Wednesday, July 15, 2015

Niagara Sonnet Five


There was a light that burned upon the prow,
the figure of a woman in its mast,
in dark, the isle of drudgery was passed,
and ram-rod straight she stood with salted brow.
The moon reflected on her seeing eyes
that looked into the distance with constraint
the figurehead of politics restrained,
she was not fearful of their dreadful lies.
Unyielding at the storm of every task,
she sailed as ship 'Restorer' through each sea,
her silvered hair of wood hailed ocean's lea,
the waterlilies bowed for living last,
forgotten, starboard's view of fading light:
the sun has set, tomorrow will arise.

Emily Isaacson


Niagara Sonnet Four: Ode to Canada


My country was the destination near
of immigrant, traveller, visitors,
and men and women sojourned on our shore
made haste from old dominions rung with tears
They left in boats as Syrian refugees,
the dead of night had hid them, and they rowed,
arriving with their children in the flow
of time, through oceans, poverty's disease.
To freedom!—people called with libertine.
Their hearts were softened to a native land
where people stood together hand in hand.
Their eyes were widened, they began to sing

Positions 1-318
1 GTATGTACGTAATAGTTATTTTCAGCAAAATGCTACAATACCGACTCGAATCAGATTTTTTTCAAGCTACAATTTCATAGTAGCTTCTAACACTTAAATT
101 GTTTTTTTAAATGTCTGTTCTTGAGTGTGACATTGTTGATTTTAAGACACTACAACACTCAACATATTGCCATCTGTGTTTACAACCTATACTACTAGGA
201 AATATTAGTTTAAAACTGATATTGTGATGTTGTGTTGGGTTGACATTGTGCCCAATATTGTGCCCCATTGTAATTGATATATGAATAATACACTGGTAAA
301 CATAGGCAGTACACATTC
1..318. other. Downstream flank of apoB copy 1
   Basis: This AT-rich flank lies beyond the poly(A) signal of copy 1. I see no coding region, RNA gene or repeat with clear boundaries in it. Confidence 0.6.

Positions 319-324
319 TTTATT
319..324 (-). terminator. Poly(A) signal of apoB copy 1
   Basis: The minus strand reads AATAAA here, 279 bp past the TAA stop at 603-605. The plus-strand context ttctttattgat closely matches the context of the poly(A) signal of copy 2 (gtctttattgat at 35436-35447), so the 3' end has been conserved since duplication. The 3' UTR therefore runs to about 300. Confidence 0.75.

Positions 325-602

We are the patriot wanderers home,
in all of us command our hearts aglow!

Emily Isaacson

Niagara Sonnet Three


When I have lived my years, I shall recall
of days when I would not recant my youth,
the hours I walked among the sandy dunes,
observing gulls that flew 'till they were small
upon horizons far 'neath dusty moon.
My mother was the sea, my father, sun
I was the morning light through seaweed dun
that tides had strung the shore we walked so soon.
If anything in childhood I regret,
my life would be too sentimental now,
when auburn frames an alabaster brow,
the names of all my starfish I'd forget.
What word I spoke in child-like melody, 
became the verse that echoed from the sea.

Emily Isaacson

Niagara Sonnet Two


The light shone out a little bleary-eyed,
from every casement window to the night,
it was the little house that glimmered bright,
we walked the lake road to the water's side.
It was the home that we had waited for,
it spoke to  us of hearth and firelight,
the attic rooms kept children within sight,
the plans we had would make us long for more.
Beneath the eaves the memories were dear,
and countless others had this way come by,
with dreams romantic, lovers that would tie
their hearts unto each other, ever near.
We counted every penny with intent,
but came up short, with modest discontent.

Emily Isaacson